- Recommend against the use of RT-CGM on its own during treatment in an intensive care unit or in an operating room until more studies are done to asses the technology’s accuracy and safety under those conditions.
I think the old model of diabetes care will become redundant for many of our patients. In Scotland Primary care doctors look after about 80% of patients with diabetes and only the complex ones come to secondary care. Even in these patients clinic visits once or twice a year is not adequate. They need to be seen(unlikely to happen) or monitored regularly. This is where remote monitoring will become the norm. I see it of particular value in young people with diabetes who are natural at adopting new tech.
QualcommLife announcement is another space which we need to monitor.
Not many would have missed news reports a few weeks ago claiming “Cure for type 2 diabetes”. This resulted in a lot of calls to our diabetes team asking for the “cure”. When 600kcal/day diet was mentioned and what it actually entailed most politely lost interest! So what is the hoopla about?
In the Counterpoint (Counteracting the Pancreas Inhibition by Triglyceride) study eleven people with type 2 diabetes went on a 600kcal/day diet (sound difficult!!!). Lots of the metabolic abnormalities in type 2 diabetes were corrected and at the end of the study volunteers were given advice about healthy eating with goal to avoid weight gain. Three months later only 3 out of 11 has blood glucose within the diabetic range. Thus in the early stages after diagnosis, type 2 diabetes is a reversible diagnosis. Of course a very low calorie diet is not easy and not for every one there- in fact maybe only a small proportion. But, I think diabetes teams should be poised to help the motivated patient(s) who refuse to take type 2 diabetes as a life sentence. In the long term gains for the individual and the society will be significant.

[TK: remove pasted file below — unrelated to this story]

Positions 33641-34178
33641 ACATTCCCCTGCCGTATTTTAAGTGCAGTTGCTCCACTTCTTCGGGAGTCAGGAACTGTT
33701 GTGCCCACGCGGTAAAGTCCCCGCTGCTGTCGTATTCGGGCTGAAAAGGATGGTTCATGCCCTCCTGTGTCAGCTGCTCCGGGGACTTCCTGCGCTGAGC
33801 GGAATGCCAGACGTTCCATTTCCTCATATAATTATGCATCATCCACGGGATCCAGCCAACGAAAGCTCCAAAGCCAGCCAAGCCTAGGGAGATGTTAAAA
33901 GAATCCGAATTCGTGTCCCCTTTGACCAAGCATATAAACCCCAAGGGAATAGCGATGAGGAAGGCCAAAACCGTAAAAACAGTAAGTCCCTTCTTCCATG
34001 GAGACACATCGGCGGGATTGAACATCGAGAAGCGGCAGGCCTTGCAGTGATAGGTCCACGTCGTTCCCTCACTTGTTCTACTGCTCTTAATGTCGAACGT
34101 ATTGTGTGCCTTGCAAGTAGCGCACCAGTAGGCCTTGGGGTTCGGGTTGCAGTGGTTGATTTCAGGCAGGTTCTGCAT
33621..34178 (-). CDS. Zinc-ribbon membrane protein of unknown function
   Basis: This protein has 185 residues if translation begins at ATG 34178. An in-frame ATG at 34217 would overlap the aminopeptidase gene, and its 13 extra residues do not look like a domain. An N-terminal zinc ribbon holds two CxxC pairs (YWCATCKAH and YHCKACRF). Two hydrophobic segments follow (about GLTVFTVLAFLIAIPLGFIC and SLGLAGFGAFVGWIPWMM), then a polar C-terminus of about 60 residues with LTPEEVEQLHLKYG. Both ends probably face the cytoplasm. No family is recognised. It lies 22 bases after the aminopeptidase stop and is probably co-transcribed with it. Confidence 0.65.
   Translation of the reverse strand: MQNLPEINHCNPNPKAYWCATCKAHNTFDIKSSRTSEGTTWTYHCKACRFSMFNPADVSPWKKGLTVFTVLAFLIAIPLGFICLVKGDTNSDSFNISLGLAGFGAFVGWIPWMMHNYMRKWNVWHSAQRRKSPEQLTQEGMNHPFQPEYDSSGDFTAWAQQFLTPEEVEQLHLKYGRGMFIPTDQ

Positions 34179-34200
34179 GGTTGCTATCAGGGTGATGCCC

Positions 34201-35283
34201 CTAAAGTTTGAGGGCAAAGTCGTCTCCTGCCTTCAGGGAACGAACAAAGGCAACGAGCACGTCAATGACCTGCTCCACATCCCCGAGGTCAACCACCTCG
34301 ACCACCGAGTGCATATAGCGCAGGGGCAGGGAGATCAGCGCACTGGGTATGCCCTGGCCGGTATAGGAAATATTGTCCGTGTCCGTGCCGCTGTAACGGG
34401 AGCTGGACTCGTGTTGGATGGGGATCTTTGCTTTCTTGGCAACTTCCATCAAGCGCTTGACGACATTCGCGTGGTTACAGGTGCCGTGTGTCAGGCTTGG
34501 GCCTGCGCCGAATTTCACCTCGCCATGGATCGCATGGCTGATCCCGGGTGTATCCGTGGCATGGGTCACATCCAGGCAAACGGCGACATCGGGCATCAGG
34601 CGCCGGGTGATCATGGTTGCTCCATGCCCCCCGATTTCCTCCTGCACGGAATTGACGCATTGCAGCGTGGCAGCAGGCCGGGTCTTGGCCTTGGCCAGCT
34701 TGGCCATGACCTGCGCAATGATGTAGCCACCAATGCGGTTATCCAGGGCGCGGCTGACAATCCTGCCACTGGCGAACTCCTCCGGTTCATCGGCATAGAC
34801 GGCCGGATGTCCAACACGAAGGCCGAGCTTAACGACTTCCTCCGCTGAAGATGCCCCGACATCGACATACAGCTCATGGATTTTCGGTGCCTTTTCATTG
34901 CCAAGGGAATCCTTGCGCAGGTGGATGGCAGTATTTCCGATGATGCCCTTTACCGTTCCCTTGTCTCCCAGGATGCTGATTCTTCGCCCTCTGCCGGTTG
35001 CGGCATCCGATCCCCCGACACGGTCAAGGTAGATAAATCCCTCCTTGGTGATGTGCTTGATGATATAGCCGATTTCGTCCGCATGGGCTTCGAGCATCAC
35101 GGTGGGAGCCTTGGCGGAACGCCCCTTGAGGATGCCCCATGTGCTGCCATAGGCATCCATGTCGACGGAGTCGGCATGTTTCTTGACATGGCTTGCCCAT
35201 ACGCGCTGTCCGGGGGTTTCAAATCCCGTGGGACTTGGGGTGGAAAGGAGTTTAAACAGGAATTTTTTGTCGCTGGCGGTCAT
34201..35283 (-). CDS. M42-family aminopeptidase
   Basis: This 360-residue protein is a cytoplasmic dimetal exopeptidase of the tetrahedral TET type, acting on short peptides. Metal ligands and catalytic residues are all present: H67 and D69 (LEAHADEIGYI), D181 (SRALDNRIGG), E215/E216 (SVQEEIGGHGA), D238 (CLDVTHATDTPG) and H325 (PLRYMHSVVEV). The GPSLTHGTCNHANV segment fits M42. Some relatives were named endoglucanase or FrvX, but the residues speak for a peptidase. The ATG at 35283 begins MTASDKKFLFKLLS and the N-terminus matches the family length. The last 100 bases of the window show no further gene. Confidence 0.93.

Further information can be accessed here
JAMA published a paper recently asking the question- should patients be given direct access to their test results. May not be ideal in case of radiology or pathology reports but in certain group of patients this will be very useful. In the U.K. both Renal Patient View and SCI-DC (Scottish Diabetes Database) give patients access to their test results and other info. Granted these are patients with chronic conditions in whom it works best.
In a study published in the NEJM, Warfarin, Insulin, anti-platelet agents and Oral diabetic medications were alone or in combination responsible for 67% of adverse drug reaction related hospitalizations among the elderly in the US. I don’t think its any different in the UK. Striving for tight glycemic control in the elderly is counterproductive as evidence by the above study. In most elderly symptom control and a sensible individualized glycemic target is essential. Primum non nocere.